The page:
Jack Daniel's is the largest American whiskey brand in the world and the fourth-biggest spirits brand, but its owner Brown-Forman (BF.A 0.72%) (BF.B 2.98%) is leaving profits on the table.

Although brand extensions like its honey- and recently introduced apple-flavored whiskies enjoy strong underlying sales growth, and a lineup of ready-to-drink (RTD) cocktails helped push net sales to 3% gains last quarter, Brown-Forman is missing out by not having a Jack Daniel's-branded hard seltzer.

Bottles of Jack Daniel's Country Cocktails

Image source: Jack Daniel's.

Bursting the bubble

The bubbly beverage's popularity is no secret as the "summer of seltzer" last year turned into the fall, winter, and likely spring of seltzer, too.

Hard seltzer sales are growing at triple-digit rates and are expected to keep expanding at such elevated levels for the foreseeable future. While they have been siphoning drinkers away from beer and wine at an alarming rate -- wine suffered its first drop in sales in 25 years -- spirits have so far been immune from seltzer's effects.

Data from IWSR shows wine volumes were down 1% in 2019, beer consumption fell 2.3%, and cider was down 3.8%, but spirits sales were collectively higher by some 2.3%. However, that was mostly driven by spikes in mezcal (up 40%), Japanese whiskey (23%), tequila (9%), and Irish whisky (8.6%), although American whiskey held its own with a 5.5% rise.

Still, that was only slightly better than craft beer, which, despite the funk it's been in, still managed to see consumption increase 4%. Even low- and no-alcohol beer did better with a 6.6% rise.

Hitting the ground running

At the same time, carbonated RTD spirit beverages are also taking off, with IWSR noting "carbonation has emerged as a new frontier for mixologists and ready-to-drink (or 'RTD') innovators." It points out that traditional sparkling drinks like highballs are seeing a resurgence, while still drinks such as margaritas are springing to life again.

It's also noteworthy that while wine sales overall were down, sparkling wine actually grew in 2019, up 4% year over year.

Because Jack Daniel's own RTD drinks are one of its strongest segments, posting 7% underlying growth over the first nine months of Brown-Forman's fiscal year, breaking into the seltzer market should be a relatively easy task for the distiller. Jack Daniel's sprightly cocktails come in a variety of flavors, including watermelon punch, lemonade, and cherry limeade, among others, suggesting a flavorful seltzer would fit readily into the mix.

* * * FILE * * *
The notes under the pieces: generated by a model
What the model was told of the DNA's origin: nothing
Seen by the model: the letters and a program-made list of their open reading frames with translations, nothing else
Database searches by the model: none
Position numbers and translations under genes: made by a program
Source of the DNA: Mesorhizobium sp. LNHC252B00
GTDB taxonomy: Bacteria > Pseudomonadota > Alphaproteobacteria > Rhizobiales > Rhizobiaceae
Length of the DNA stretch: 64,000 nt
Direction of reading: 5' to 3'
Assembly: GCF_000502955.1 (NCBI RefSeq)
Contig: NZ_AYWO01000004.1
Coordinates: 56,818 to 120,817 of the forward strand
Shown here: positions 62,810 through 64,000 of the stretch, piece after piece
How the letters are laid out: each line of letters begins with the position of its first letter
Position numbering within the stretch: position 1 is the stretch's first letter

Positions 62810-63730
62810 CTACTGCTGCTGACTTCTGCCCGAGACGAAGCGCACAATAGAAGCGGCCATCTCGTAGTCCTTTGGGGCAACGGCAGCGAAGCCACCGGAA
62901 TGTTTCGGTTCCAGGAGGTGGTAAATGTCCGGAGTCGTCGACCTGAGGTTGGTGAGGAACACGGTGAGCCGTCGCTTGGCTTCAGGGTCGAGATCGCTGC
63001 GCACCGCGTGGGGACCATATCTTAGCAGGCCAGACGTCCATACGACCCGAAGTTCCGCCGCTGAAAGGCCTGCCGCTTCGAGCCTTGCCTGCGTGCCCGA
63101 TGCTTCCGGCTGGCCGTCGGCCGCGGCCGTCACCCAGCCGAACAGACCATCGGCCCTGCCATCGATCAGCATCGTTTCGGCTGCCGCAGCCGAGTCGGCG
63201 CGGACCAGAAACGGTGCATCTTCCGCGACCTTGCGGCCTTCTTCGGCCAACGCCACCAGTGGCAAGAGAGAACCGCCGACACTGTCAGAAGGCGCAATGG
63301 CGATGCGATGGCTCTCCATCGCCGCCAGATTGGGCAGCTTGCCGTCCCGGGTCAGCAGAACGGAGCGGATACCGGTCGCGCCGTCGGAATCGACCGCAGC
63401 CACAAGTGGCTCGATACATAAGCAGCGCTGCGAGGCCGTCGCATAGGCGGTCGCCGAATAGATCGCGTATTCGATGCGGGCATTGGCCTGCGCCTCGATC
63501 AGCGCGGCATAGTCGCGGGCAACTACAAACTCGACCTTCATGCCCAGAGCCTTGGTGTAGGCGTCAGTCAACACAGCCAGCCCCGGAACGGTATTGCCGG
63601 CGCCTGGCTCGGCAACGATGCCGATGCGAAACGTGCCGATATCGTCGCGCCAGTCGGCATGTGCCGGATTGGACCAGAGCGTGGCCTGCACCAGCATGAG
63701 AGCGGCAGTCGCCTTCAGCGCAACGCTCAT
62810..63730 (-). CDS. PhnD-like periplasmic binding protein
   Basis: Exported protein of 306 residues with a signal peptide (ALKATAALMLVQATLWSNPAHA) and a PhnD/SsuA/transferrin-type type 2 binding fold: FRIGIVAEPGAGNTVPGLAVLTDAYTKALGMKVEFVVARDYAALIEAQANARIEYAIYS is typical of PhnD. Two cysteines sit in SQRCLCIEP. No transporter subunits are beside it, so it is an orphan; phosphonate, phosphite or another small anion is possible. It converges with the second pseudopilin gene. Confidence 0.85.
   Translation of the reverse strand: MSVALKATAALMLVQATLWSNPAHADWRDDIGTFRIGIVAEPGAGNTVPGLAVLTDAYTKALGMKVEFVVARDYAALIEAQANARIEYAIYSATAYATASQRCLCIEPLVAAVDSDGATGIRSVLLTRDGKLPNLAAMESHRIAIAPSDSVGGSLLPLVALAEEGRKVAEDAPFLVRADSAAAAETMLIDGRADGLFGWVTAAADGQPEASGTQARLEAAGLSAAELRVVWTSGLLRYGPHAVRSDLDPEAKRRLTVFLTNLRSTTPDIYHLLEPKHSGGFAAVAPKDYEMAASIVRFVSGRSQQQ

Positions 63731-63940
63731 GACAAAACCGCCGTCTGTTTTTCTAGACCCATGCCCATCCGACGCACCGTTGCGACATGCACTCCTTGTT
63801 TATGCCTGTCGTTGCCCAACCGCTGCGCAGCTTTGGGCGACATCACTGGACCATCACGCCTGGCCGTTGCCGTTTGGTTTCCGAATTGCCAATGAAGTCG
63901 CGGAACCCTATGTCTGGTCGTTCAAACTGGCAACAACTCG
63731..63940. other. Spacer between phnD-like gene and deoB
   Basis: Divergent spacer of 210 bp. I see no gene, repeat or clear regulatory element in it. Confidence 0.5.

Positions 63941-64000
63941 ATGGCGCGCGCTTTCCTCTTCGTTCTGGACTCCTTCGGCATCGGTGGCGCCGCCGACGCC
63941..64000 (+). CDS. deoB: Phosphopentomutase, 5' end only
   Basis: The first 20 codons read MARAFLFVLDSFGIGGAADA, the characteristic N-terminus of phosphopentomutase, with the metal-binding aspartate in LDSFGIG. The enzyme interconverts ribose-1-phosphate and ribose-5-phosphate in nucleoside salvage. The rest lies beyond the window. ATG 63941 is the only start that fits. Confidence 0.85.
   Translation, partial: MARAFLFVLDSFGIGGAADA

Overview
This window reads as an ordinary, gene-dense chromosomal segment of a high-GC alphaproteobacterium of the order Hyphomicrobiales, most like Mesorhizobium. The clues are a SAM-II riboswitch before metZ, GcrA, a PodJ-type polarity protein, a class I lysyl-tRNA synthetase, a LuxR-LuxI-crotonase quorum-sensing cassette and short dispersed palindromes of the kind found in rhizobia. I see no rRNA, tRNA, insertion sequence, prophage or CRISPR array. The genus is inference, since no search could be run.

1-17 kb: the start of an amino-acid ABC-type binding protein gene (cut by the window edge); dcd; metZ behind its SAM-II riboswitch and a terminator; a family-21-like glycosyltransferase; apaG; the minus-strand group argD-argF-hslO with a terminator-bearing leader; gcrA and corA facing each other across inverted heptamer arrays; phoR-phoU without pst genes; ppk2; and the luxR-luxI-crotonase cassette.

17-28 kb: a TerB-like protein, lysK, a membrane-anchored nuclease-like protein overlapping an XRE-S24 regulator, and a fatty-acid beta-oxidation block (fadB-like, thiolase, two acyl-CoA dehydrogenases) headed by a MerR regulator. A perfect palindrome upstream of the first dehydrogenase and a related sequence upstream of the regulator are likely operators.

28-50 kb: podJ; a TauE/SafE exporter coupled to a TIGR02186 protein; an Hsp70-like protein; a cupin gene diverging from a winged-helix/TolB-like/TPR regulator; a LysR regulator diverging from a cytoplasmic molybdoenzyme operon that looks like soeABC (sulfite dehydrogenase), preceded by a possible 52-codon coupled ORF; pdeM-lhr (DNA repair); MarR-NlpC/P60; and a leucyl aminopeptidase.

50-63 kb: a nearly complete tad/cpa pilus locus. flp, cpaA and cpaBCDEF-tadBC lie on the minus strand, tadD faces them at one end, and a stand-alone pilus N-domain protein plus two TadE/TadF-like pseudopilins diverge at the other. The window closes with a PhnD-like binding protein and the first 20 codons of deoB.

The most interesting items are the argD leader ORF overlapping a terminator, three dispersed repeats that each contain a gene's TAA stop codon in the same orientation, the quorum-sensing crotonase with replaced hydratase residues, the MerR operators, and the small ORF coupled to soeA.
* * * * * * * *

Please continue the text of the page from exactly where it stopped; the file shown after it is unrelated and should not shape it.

Just scratching the surface of potential

Although Mark Anthony Brands White Claw and Boston Beer's Truly dominate the segment with an 80% share or so of the market, there is a tsunami of new options available, particularly from brewers such as Anheuser-Busch InBev, Molson Coors, and Constellation Brands.

It is still a nascent market that analysts see having substantial staying power, particularly because a significant number of markets remain untapped as yet. 

Hard seltzer exploded in the U.S. in large part because of the refreshing, effervescent flavors mixed in a timely manner with consumer perceptions that the drinks are a healthier alternative to beer and other heavier beverages. Many believe it can find similar traction in foreign markets because of similar trends witnessed there as well.

Now is the time to act

The wide name recognition Jack Daniel's enjoys would make a branded hard seltzer an easier sell than one of the many new entrants trying to break into the market, and though whiskey is the distiller's mainstay, it also produces tequila, vodka, and wine.  

In a market where hard seltzer still has legs, it would be a complementary addition to the portfolio, and Brown-Forman shouldn't be sitting on the sidelines.